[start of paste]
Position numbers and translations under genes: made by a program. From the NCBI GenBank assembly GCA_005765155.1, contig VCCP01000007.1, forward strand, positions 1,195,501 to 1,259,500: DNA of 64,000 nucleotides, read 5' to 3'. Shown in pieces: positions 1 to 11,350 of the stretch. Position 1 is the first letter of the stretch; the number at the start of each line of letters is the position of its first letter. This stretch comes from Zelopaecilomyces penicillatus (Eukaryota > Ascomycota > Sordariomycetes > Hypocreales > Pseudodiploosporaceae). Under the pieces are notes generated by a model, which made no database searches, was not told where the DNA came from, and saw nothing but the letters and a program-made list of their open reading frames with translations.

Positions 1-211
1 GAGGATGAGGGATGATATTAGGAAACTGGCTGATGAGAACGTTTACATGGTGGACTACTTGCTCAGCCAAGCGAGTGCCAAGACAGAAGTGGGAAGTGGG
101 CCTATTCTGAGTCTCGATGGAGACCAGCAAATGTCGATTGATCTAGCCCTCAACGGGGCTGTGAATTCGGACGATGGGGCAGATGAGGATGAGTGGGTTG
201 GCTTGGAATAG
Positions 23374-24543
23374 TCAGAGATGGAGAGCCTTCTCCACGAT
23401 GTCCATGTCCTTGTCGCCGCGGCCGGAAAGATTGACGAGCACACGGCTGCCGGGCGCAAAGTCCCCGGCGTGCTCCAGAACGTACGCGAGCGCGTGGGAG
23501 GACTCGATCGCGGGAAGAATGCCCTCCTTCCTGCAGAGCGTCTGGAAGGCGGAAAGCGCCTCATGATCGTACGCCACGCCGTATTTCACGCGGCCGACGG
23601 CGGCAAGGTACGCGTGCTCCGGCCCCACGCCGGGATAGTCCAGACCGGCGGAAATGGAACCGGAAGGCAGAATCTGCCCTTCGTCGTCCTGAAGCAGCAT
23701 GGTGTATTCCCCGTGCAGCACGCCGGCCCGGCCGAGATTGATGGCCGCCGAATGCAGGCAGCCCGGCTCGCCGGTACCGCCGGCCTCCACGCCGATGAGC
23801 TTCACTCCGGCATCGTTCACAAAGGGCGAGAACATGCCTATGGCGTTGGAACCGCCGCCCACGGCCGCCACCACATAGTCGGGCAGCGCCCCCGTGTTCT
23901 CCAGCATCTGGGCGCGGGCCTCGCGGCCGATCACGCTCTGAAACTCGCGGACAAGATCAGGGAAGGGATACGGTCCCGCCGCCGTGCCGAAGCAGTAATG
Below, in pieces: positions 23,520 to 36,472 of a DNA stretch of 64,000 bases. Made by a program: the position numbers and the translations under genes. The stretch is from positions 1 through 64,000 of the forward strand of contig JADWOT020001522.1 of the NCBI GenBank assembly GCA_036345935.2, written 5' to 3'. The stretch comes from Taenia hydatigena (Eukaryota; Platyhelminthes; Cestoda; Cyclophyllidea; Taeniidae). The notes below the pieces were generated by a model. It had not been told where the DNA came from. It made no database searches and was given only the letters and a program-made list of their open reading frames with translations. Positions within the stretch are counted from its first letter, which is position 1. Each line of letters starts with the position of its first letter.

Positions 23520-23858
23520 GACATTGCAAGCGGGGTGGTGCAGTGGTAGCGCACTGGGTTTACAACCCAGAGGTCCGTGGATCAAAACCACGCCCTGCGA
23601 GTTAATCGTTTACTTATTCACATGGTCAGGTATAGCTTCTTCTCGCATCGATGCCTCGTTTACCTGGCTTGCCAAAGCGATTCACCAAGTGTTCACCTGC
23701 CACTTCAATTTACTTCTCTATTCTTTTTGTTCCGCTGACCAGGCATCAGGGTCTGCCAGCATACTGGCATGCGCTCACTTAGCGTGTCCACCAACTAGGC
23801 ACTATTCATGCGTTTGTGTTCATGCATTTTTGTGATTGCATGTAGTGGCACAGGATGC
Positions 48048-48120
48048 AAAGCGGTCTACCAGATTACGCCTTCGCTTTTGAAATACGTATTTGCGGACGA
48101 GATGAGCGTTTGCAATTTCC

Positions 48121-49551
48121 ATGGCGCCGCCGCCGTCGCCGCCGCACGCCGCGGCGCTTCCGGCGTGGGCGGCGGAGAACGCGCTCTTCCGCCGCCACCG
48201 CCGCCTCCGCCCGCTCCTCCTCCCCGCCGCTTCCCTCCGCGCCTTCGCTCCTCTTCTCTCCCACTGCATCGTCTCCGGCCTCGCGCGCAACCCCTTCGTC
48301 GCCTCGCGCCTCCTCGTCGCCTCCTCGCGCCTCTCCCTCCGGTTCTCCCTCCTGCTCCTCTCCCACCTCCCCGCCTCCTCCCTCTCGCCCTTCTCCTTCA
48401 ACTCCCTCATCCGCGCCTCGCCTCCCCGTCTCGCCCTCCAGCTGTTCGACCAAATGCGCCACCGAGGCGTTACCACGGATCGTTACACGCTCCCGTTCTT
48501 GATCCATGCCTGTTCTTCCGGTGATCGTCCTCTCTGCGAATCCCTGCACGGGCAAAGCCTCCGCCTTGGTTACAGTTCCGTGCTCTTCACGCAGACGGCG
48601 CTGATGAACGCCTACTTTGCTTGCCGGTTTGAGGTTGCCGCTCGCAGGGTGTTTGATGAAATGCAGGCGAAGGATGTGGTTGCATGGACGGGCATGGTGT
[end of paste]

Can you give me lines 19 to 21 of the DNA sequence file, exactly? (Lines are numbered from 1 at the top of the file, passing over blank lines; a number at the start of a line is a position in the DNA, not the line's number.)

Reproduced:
23801 ACTATTCATGCGTTTGTGTTCATGCATTTTTGTGATTGCATGTAGTGGCACAGGATGC
Positions 48048-48120
48048 AAAGCGGTCTACCAGATTACGCCTTCGCTTTTGAAATACGTATTTGCGGACGA